What happens to my Amazon Echo recordings?
Having a connected speaker in your home once meant you simply had a device that could play great quality sound from another connected device. Today, smart speakers like Amazon Echo, Google Home, or Apple HomePod do much more. These always on devices can respond to your questions, control functions of your smart home, set reminders, and still play your favorite music— all at your voice command. Homes are increasingly enjoying these conveniences; over 47.3 million of the U.S. adult population own a smart speaker.
But, as with many technologies, with convenience comes privacy concern. If you’re one of the millions of smart speaker owners, you ought to know how these devices actually work— and what better way to learn than from the experience of another smart speaker user.
Recent report of Amazon Alexa's sending a family's recorded conversation to a random contact
CNBC recently reported an incident wherein an Amazon Echo device recorded a private family conversation and sent it to a person in their contact list. Clarified in a statement made by Amazon, the Amazon Echo device had recorded a background conversation after mistaking one of the words in the conversation as its wake word. Further words said in the conversation led to the Echo's sending the recorded conversation as a message to another party.
This incident took place in Portland, Oregon and was confirmed by Amazon as an “extremely rare occurrence." Extremely rare or not, this incident raises some understandable concerns among smart speaker users— the largest revolving around IoT security and privacy.
What happens to my Alexa recordings?
To understand what’s happening with your Amazon Echo recordings, let’s look at how the device actually works:
This image gives a high-level overview of what goes on in the background when you make a request or ask a question to your Amazon Echo device. Starting on the left, we see the user make the request. Simple enough, right? Maybe not.
What most users aren’t aware of is that any time their smart speaker is spoken to, or whenever their smart speaker detects its wake word, it begins recording every single word being said. This recording is then sent to the cloud, where Alexa Voice Services (AVS) processes the recording using Automatic Speech Recognition (ASR) and Natural Language Understanding (NLU). These speech models allow AVS to discover the intent behind the user’s question or request, and then apply the appropriate skill to return the correct response. The Echo device then communicates this response to the end user in one of two ways: through Alexa’s voice using a text-to-speech engine or through both text and image to one’s device via the Amazon Alexa App.
Where exactly though are these voice recordings going after being processed in the cloud? Some may assume they’re automatically deleted after the conversation or archived for only a short period of time. However, in reality, these recordings are all saved and used by the digital assistant to learn voices and to interpret questions and requests. These recordings are all stored in your device’s history.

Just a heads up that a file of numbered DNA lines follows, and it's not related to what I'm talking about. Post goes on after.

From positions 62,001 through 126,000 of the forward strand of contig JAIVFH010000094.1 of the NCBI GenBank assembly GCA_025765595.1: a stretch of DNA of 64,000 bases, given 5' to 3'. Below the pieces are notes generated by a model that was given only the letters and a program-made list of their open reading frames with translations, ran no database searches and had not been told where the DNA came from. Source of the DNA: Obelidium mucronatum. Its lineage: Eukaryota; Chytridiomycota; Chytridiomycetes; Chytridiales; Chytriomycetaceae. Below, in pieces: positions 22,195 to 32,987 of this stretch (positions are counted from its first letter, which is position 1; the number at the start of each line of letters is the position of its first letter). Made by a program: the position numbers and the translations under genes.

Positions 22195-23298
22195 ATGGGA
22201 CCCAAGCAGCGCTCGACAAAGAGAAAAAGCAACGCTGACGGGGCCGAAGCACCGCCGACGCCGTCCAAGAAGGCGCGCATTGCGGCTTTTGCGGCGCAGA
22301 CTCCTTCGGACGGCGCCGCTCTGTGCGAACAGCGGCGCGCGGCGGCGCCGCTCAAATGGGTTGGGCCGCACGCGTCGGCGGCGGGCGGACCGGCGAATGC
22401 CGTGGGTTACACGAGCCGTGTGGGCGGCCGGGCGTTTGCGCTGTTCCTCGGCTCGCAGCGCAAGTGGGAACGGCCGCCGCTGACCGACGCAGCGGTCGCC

What can I do about it?
How to manage your recordings with Amazon Alexa
Your voice recordings can be accessed via the Amazon Alexa App, where you can listen and delete them if desired. But, before you rush to check your Amazon Echo’s history and delete every recording there, let’s think about why the device is doing this.
To successfully become your personal digital assistant, the device’s ultimate goal is to learn about you and your household; behind Alexa is a powerful machine learning algorithm that can only perform as well as the data that’s used to teach it. As such, deleting the recordings in your Echo's history is akin to deleting Alexa's memory and ability to continuously learn. As discussed in this New York Times article, any speech pattern or voice recognition that Alexa has learned about your household would be wiped away.
That's not to say Alexa will be inoperable. Alexa will still be able to answer your questions and respond to your requests, but Alexa will do so without knowing your preferences or speech pattern, which makes the experience less personable.
How to control what gets recorded with Amazon Alexa
Although these devices are always on, they aren’t always recording. By design, you are notified that the Echo device is listening and recording when the blue light turns on (provided the device hasn't been compromised). If you notice this when speaking to Alexa wasn’t your intention, you can push the microphone button that’s on the device until it turns red. This means that Alexa won’t listen and record regardless of what words are said, even if it’s the wake word.
In addition to these privacy tactics, you should consider security measures to take— the ultimate one being to ensure your home network is secure. Although Amazon may say the Amazon Echo device is not easily hackable, you can’t assume this is true. (Checkmarx, an application security tester, explores this topic here.) Using a smart speaker in your home should be thought of in the same way as using any other smart device: your data is being collected and shared over the Internet.